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Ministers and MPs greet remarks with astonishment at Get Britain Cycling inquiry

The Association of Chief Police Officers (ACPO) has sought to clarify its position on policing of 20mph zones after a senior police officer representing the body at the Get Britain Cycling parliamentary inquiry earlier this week said its guidance was for such speed limits not to be enforced.

Mark Milsom, Assistant Chief Constable of West Yorkshire Police, told MPs, that ACPO “are not enforcing 20mph speed limits at this moment in time,” reports The Times.

His remarks were greeted by astonishment by government ministers and members of the All Party Parliamentary Cycling Group, which hosted the inquiry over the past two months, with co-chair Ian Austin saying that he was “disappointed and dismayed” by what he termed an “unacceptable” admission.

Mr Austin went on: “I think all too often we see the people responsible for really serious injuries or deaths on the roads get away scot free or with derisory sentences and I think there needs to be greater emphasis on cycle safety from the police and the CPS.”

Norman Baker, Minister for Transport and whose brief includes cycling, said: “My view is that the law of the land is the law of the land. Parliament sets the law of the land and it is the police’s job to enforce it.”

His colleague at the Department for Transport, Road Safety Minister Stephen Hammond, added: “We will be having further discussions with the police.”

In a statement issued in response to Monday’s criticism, ACPO said:

“In most cases, 20 mph limits will follow Department of Transport guidance and include features such as speed bumps or traffic islands designed to slow traffic. ACPO guidelines include thresholds for enforcement across all speed limits to underpin a consistent policing approach. However it is for local police forces to apply a proportionate approach to enforcement of 20mph limits based on risk to individuals, property and the seriousness of any breach. Where drivers are exceeding the speed limit through wilful offending, we would expect that officers will enforce the limit and prosecute offenders."

That statement appears to contradict the sweeping statement made by Assistant Commissioner Milson, although it’s not clear what the definition of “wilful offending” is – a vehicle is either being driven above 20mph, and therefore breaking the speed limit, or it isn’t.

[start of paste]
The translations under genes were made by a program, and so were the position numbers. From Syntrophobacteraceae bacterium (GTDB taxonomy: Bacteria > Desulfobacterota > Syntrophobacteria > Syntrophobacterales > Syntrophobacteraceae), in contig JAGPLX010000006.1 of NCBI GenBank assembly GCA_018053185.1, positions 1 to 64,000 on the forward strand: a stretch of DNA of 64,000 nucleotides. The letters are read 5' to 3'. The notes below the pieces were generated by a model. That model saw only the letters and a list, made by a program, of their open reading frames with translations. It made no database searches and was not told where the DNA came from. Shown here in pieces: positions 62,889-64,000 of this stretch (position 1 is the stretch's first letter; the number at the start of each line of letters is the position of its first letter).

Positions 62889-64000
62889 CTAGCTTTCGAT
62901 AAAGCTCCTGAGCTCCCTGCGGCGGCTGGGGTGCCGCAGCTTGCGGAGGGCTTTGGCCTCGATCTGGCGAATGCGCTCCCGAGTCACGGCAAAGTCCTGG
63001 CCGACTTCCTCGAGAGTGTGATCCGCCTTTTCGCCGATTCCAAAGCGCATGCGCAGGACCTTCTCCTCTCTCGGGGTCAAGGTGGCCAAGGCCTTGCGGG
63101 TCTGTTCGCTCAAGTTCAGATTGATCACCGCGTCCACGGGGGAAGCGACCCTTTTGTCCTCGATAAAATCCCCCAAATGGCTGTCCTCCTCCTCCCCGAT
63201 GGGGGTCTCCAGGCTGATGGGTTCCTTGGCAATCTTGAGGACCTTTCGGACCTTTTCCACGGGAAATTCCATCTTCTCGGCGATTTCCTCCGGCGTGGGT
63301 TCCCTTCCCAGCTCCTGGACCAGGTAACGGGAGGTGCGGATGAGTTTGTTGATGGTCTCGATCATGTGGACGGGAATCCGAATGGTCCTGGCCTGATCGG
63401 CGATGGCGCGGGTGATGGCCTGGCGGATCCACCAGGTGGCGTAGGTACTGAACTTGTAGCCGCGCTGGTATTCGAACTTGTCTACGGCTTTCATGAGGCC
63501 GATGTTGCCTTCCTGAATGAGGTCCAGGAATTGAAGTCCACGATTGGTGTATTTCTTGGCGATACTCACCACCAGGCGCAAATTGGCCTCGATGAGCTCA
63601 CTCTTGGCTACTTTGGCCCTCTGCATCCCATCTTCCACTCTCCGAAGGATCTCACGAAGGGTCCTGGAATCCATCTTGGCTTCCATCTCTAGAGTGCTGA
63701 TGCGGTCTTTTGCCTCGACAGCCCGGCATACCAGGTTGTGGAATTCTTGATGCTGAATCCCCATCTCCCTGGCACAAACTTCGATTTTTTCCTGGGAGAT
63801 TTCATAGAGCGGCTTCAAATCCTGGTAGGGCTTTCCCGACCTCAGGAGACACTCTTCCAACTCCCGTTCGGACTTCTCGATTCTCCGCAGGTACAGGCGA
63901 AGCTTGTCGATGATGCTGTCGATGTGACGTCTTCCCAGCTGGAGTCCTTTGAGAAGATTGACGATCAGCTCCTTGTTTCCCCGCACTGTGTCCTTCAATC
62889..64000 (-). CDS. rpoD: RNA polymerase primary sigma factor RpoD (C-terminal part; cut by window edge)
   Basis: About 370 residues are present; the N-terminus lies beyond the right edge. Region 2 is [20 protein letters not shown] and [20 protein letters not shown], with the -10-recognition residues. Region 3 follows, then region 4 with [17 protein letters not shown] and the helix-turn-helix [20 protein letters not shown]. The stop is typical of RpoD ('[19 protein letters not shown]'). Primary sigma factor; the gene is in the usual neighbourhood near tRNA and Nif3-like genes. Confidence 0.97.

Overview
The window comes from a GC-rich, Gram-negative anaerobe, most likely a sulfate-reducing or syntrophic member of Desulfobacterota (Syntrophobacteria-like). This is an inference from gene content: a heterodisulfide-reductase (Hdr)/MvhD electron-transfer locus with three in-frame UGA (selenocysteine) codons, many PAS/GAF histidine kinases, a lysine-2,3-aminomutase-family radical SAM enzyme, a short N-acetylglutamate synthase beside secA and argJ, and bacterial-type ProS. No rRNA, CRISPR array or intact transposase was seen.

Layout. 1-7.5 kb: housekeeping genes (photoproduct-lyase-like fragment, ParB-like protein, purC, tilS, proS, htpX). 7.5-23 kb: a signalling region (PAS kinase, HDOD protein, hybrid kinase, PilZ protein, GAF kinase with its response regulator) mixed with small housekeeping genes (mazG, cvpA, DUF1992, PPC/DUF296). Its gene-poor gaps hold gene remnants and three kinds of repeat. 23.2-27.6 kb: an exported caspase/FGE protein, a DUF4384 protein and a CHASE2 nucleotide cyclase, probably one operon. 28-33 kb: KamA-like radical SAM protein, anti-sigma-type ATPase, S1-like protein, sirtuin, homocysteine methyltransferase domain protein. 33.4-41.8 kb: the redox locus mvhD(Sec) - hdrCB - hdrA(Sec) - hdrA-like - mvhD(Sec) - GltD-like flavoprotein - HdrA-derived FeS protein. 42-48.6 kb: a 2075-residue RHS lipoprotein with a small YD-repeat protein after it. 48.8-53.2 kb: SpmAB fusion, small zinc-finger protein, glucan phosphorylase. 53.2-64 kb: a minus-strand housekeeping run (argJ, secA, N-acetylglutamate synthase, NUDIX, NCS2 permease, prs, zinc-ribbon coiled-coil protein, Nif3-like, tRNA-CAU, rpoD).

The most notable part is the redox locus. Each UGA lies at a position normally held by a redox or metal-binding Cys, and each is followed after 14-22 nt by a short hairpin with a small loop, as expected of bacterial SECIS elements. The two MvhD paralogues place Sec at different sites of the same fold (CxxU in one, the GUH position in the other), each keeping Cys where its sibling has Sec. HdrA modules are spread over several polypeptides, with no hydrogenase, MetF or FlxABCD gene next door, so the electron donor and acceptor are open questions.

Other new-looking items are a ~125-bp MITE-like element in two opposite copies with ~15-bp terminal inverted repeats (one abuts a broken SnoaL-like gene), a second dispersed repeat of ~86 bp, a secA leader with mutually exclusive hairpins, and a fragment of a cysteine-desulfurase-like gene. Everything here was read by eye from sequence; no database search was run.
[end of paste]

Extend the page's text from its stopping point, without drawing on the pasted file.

ACPO’s reference to traffic calming measures and for local police forces to take local factors into consideration does underline issues associated with 20mph zones that have previously been underlined by the charity, 20s Plenty for Us.

Last year, Rod King, founder of 20s Plenty for Us, met with representatives of ACPO to discuss enforcement of 20mph areas, with a report of their meeting outlining “the need to bring in a wide range of agencies, including traffic, health, education, sustainability, police and other services and that having identified the community benefits of lower speeds then all needed to provide and pool input and resources towards maximising community ownership, understanding and compliance.”

What wouldn’t work, they agreed, was simply erecting “signs on sticks,” and both ACPO and 20s Plenty for Us identified a number of “agreed principles” resulting from the meeting:

• That 20mph speed limits for residential streets and those with high levels of vulnerable road users across an authority (Total 20) were beneficial to communities and the police.

• That Total 20 should include local Traffic Authority decisions to make appropriate exceptions.

• That Total 20 needed wide agency support, commitment and involvement for it to be transformed into a community commitment to lower speeds and to maximise compliance

• That the police should take supportive and proactive role in Total 20 implementations which have those necessary wide agency involvements with suitable warning to visiting motorists and should be prepared to provide appropriate enforcement in support of maximising compliance levels.

• On particular streets where levels of compliance may turn out to below acceptable levels then all agencies should work together at additional work which may increase that compliance. This may include extra signage, education, road markings as well as police enforcement.

• That 20mph speed limits need to be clearly signed with suitable engineering, which could amount from anything from a roundel painted on the road to traffic calming measure depending on the appropriate level of intervention.

• That ACPO recognise that the vast majority of the public will not wish to break the law and therefore clear road signs and measures should be in place to give the public every chance to comply.

During Road Safety Week last November, Brake and Sustrans launched the Go 20 campaign in which they called for 20mph to be made the default speed limit in residential areas.

 

Born in Scotland, Simon moved to London aged seven and now lives in the Oxfordshire Cotswolds with his miniature schnauzer, Elodie. He fell in love with cycling one Saturday morning in 1994 while living in Italy when Milan-San Remo went past his front door. A daily cycle commuter in London back before riding to work started to boom, he's been news editor at road.cc since 2009. Handily for work, he speaks French and Italian. He doesn't get to ride his Colnago as often as he'd like, and freely admits he's much more adept at cooking than fettling with bikes.